Going The Extra Mile

The last-mile delivery landscape is changing fast. Technology is at its centre stage, reshaping it to become more agile, lean, and better able to meet growing customer demands

By Kushmita Bose

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Published: Wed 31 May 2023, 12:27 PM

With such demanding schedules, we often find it difficult to spend hours in the mall or the supermarket looking for an item. I can vouch for that myself. As humans evolve and their needs and wants change over time, advanced and modern technology come to the rescue to fulfill these needs. Thanks to the e-commerce boom, buyers are no longer required to visit a brick-and-mortar store for a purchase to happen. Today, shoppers can skip through hundreds of available products, compare prices, place an order, and have their purchases delivered to their doorstep from the comfort of their homes. Moreover, in 15 to 20 minutes. That speaks a lot.

Though ‘delivery’ is not a new concept, buyers are increasingly becoming pro-delivery, assisting in the growth of a whole new eco-system – in which home deliveries of everything – from online and traditional retail purchases are no more a luxury, but a part of our everyday lifestyle.


The last leg of the delivery chain

Once a consumer clicks ‘purchase’, say for groceries, a meal, or a new pair of sneakers, the action sets in motion what is called the last mile delivery process. This is usually the shortest distance in a product’s journey, but is considered the most expensive, and time-consuming aspect, often accounting for 53 per cent of the total cost of delivery. Companies that view delivery as an important channel are now looking for technology to make the last mile more efficient, cut costs, and improve profitability.


The unprecedented growth of e-commerce in recent years has resulted in a parallel shift in the way we trade and run businesses, particularly as companies continued to adapt their offering and adjust their operations to meet the rapidly evolving market requirements and elevated customer expectations. Furthermore, the advent of new shop formats and delivery alternatives ranging from same-day delivery to 15-minute express delivery, click-and-collect, subscription-based services, and others necessitated the development of quicker, more efficient, and cost-effective delivery solutions. "Last mile delivery has long been a challenge in the region, but with the introduction of noon Minutes quick commerce, the game has changed. noon Minutes offers customers delivery in as little as 10 to 15 minutes, is available throughout Dubai, and is rapidly expanding across Abu Dhabi and other emirates. We’re committed to fast, efficient, and reliable delivery that is revolutionising the region's e-commerce industry and bringing convenience to customers’ doorsteps in record time,” says Ali Kafil-Hussain, Chief of Staff at noon.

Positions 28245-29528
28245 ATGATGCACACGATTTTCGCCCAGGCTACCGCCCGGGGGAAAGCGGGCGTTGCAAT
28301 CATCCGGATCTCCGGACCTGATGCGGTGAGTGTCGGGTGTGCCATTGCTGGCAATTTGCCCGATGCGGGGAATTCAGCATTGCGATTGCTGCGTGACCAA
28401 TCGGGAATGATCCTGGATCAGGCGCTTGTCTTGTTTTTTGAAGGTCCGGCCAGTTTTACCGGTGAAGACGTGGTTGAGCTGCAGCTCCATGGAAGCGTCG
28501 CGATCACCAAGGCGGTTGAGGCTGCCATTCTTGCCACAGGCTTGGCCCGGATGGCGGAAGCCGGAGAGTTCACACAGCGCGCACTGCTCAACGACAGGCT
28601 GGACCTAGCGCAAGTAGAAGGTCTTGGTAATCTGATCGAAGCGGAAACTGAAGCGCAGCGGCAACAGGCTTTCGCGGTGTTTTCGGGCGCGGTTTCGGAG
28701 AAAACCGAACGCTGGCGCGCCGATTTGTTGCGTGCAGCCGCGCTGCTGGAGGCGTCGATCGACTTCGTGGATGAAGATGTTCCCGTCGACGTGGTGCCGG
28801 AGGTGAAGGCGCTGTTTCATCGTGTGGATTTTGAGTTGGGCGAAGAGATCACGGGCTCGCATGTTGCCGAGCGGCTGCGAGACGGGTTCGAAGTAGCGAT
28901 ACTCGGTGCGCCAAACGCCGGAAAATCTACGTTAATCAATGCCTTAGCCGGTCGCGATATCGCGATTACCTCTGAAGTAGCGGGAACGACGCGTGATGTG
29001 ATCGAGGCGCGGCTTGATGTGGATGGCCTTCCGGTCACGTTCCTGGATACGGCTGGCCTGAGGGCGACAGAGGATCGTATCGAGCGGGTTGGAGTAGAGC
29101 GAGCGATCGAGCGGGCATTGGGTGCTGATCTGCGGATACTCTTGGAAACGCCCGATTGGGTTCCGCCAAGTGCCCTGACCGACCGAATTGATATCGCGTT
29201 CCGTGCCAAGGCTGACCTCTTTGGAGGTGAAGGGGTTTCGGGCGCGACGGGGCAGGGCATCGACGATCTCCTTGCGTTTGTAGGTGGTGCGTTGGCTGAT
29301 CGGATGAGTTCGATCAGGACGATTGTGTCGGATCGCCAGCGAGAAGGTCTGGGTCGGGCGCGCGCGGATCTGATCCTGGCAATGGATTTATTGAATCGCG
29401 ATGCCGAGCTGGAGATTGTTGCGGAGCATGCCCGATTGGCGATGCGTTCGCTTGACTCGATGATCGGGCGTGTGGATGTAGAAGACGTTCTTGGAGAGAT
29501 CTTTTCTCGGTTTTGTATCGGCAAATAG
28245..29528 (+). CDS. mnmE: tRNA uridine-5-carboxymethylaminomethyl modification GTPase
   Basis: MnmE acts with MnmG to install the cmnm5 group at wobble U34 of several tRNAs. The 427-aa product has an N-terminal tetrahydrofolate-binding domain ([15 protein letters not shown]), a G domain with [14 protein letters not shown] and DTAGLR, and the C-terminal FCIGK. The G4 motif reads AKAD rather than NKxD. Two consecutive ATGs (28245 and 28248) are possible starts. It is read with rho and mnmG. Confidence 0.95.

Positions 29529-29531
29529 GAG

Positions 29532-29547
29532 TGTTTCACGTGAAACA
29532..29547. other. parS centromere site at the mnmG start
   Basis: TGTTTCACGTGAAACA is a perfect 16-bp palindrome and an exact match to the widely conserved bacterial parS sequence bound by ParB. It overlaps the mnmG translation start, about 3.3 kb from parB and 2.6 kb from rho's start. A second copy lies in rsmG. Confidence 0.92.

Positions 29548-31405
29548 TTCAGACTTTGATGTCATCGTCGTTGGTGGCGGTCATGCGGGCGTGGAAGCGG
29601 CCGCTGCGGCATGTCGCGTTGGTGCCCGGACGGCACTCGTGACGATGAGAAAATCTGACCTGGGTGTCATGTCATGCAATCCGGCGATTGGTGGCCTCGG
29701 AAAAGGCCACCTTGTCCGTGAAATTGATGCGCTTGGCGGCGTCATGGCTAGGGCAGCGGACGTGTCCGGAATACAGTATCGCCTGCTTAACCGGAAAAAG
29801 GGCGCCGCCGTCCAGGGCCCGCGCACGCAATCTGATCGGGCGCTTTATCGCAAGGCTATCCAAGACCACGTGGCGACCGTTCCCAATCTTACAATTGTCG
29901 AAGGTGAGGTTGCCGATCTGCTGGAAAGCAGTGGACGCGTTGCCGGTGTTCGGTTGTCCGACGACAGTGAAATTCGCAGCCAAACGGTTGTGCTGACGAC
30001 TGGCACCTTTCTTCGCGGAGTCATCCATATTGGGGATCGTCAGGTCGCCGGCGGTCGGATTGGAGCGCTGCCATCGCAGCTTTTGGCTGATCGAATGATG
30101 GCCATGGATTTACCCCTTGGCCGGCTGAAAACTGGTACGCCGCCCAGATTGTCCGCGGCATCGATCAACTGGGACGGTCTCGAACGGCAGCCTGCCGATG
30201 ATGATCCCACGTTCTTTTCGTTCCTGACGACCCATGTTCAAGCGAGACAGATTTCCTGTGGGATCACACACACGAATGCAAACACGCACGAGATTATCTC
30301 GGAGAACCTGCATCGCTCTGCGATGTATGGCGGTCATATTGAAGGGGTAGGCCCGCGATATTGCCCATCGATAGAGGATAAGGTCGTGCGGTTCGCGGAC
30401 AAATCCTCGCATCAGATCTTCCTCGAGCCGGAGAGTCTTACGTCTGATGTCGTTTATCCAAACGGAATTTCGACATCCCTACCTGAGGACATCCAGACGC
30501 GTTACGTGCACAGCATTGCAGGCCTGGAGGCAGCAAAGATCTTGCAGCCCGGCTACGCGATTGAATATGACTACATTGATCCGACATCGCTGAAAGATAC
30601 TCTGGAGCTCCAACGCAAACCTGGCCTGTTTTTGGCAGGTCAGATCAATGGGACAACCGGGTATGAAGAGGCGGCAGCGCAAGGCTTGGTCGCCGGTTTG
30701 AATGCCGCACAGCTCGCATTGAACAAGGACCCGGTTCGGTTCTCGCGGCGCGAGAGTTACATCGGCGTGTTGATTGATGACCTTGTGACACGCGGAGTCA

Leveraging Technology

As one of the fastest-growing e-commerce markets in the world, the Middle East has been at the forefront of technological innovation in both the last-mile delivery segment and the broader supply chain sector. Some of the major players in the last-mile domain proactively conducted trials of delivery robots, especially in the UAE, in line with the Dubai Autonomous Transportation Strategy objectives to automate 25 per cent of all trips in Dubai by 2030.

According to Statista, an online research portal specialising in industry and consumer data, the worldwide e-commerce market is expected to reach $6.35 trillion by 2027, growing at a compound annual growth rate (CAGR) of 11.51 per cent between 2023 and 2027.

Logistics company Aramex recently announced the successful testing of its drone and roadside bot deliveries in Dubai. This is part of the Company’s ‘Future Delivery Programme’ aimed at enhancing last-mile logistics using smart shipping solutions to enable quicker, more sustainable, and cost-effective deliveries. The initial tests were conducted at the Rochester Institute of Technology (RIT) in partnership with BARQ EV, a leading commercial drone delivery service provider in the UAE, and Kiwibot, a Colombia-based company specialising in delivery robotics. Aramex utilised the drone delivery technology provided by BARQ EV, which is capable of operating multiple and continuous flights at long-range distances and different environments. Angad Singh, Global Director — Innovation of Aramex, said: “The initial introduction of robotic and drone deliveries in the UAE coincides with a time of growing customer demand for fast and reliable delivery services. With this testing, we wanted to enable an integrated ecosystem of innovative products which shall ultimately offer more convenience for our customers. Therefore, in addition to the autonomous delivery vehicles, we have also rolled out mobile outlet trucks that allow us to operate drones and bots, as well as offer pickup and drop-off points at any location close to our customers.”